We’re Taking Twitter Too Seriously


Given the outsized role Twitter played in the last Presidential election; both the real one (Trump’s use of it to reach the American people immediately and without a filter was unprecedented) and the imagined (no, Russian bots didn’t manipulate the election), it’s unsurprising a New York Times story about fake followers has sent some shockwaves.

In short: Some prominent folks, from celebrities to journalists to athletes have purchased fake followers from a company that traffics in such things. You want to seem more well-known, well-respected? Having 100,000 more Twitter followers; more people who seem to follow your every whim, goes a long way in adding to that cache. One of the individuals identified by the Times as having bought followers was Richard Roeper, a film critic from Chicago. Yesterday afternoon, this news broke:

Latest Scandal (?) Hitting LuLaRoe


Are you familiar with the business model behind multi-level marketing companies like Mary Kay? If so, you know the basic outline of LuLaRoe (LLR)’s scheme. The company has “independent retailers” across the United States; they order inventory from the main office in California and then the retailers, usually stay-at-home mothers, sell the dresses, skirts, t-shirts, and more via Facebook groups, live video sales, and pop-up sales in their homes and street fairs.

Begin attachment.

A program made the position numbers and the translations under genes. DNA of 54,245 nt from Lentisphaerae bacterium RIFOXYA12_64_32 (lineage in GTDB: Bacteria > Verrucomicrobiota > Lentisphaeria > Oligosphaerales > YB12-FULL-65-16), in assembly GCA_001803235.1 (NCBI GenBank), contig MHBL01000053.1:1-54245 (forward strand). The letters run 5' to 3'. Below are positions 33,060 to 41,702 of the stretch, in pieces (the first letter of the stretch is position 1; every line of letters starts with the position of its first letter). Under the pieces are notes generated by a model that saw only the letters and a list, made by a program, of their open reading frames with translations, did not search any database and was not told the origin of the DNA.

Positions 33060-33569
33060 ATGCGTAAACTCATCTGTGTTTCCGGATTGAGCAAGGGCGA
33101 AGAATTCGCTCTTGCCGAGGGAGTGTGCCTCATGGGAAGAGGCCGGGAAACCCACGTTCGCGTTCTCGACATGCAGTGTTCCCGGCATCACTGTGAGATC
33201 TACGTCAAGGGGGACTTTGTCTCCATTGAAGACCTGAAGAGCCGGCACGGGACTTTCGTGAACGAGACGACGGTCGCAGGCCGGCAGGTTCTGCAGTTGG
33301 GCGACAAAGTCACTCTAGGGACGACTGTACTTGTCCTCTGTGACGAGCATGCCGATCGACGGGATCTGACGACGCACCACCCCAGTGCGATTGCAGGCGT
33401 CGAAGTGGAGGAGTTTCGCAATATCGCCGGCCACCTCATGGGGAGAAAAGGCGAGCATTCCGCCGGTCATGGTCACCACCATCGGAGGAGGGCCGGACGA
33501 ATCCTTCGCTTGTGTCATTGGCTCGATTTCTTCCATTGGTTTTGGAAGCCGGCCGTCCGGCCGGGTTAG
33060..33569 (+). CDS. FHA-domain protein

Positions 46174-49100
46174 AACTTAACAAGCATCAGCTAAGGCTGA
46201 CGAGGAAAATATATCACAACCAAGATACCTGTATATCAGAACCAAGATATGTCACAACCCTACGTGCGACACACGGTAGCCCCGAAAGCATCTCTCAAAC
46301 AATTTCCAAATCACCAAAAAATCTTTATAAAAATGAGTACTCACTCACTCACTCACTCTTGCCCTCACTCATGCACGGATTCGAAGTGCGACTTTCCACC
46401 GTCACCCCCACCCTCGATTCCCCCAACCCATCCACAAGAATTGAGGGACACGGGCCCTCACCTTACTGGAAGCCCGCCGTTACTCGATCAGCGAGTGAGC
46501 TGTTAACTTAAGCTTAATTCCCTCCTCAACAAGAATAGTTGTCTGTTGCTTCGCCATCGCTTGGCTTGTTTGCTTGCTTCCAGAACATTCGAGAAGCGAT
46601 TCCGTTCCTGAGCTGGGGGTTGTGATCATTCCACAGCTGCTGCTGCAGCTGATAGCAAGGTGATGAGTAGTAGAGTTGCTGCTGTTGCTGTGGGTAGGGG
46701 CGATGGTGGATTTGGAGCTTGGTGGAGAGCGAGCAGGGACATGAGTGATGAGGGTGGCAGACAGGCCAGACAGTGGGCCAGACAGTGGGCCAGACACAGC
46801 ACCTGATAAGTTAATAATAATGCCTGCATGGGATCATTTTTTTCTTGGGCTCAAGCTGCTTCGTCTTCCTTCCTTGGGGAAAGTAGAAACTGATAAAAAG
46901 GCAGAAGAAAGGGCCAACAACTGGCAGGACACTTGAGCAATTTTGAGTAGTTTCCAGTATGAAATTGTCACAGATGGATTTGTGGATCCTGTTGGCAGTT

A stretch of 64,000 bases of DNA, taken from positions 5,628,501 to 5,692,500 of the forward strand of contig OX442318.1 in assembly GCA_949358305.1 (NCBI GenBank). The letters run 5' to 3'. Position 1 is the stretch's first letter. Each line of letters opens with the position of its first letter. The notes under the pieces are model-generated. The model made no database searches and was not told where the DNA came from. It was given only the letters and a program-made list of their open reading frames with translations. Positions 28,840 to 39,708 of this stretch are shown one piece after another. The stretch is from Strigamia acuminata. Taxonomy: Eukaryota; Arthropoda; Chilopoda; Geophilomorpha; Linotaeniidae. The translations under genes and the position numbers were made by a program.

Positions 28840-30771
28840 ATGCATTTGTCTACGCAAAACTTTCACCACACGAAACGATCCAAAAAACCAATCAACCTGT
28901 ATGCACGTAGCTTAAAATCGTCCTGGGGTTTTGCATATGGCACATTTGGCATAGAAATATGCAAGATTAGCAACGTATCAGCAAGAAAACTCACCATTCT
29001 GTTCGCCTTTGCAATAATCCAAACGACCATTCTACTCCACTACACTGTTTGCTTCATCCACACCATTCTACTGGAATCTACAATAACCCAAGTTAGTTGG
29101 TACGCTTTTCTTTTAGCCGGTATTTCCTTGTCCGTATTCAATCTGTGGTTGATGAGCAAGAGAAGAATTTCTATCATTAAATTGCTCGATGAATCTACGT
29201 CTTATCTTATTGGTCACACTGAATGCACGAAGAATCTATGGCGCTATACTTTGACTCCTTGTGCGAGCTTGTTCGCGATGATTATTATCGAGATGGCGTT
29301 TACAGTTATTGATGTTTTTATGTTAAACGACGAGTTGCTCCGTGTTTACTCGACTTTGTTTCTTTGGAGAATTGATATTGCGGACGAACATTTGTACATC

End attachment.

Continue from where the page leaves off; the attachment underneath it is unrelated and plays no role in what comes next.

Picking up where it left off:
The business has been the subject of controversy after controversy in the last year: from potential tax fraud to changing the terms of contract with retailers unexpectedly. I wrote about the downward spiral LLR has been taking over the last year for the Federalist; it’s an interesting case study in how to build and then destroy a business in a short amount of time.

Should Aziz Ansari’s Accuser Be Exposed?


Over at TheDirty.com, the accuser and source of the Aziz Ansari story published at Babe has been identified. In the headline to the piece the woman is named, and the writer explains “[she] does not deserve to be anonymous.”

For someone who writes their opinion online for a living, and has penned many articles about the #MeToo movement and sexual abuse and harassment over the years, I find myself at a loss. Should Ansari’s accuser be publicly named and should she experience the same firestorm she inflicted upon a guy she went on one bad date with?

My Top Parenting Pet Peeve?


I have a lot of grievances about how we as a society talk about parenting, and the prevalence of fear-mongering about every single thing is probably my highest. As a society, we seem incapable of assessing risk: we helicopter kids in the worst ways imaginable (mom at the playground: you don’t have to wait for your four-year-old at the bottom of that slide), and yet 80 percent of our kids are strapped into unsafe car seat configurations, despite the fact that car accidents are the number one cause of death for children.